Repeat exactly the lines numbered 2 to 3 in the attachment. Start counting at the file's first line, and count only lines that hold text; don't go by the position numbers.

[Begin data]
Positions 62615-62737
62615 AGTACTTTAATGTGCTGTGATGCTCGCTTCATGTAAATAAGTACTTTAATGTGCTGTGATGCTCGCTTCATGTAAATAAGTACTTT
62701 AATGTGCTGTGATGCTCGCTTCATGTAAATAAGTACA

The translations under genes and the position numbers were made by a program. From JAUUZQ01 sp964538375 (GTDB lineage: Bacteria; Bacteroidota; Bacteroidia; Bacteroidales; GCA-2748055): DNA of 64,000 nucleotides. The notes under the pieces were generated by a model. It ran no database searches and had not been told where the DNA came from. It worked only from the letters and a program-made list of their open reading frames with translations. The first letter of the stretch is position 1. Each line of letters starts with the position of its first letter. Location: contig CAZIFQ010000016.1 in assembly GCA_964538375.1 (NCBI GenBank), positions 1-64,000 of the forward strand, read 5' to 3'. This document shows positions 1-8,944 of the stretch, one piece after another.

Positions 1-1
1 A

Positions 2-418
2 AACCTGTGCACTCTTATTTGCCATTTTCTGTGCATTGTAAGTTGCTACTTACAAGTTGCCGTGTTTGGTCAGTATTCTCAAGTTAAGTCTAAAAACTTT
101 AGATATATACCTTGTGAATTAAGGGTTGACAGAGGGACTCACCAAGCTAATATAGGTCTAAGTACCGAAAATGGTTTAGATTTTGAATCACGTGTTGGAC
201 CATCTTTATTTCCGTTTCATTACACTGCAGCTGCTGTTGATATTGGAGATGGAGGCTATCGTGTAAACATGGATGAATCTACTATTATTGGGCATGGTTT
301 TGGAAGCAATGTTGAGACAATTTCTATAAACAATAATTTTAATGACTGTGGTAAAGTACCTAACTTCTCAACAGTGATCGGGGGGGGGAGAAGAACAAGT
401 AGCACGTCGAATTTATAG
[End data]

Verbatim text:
62615 AGTACTTTAATGTGCTGTGATGCTCGCTTCATGTAAATAAGTACTTTAATGTGCTGTGATGCTCGCTTCATGTAAATAAGTACTTT
62701 AATGTGCTGTGATGCTCGCTTCATGTAAATAAGTACA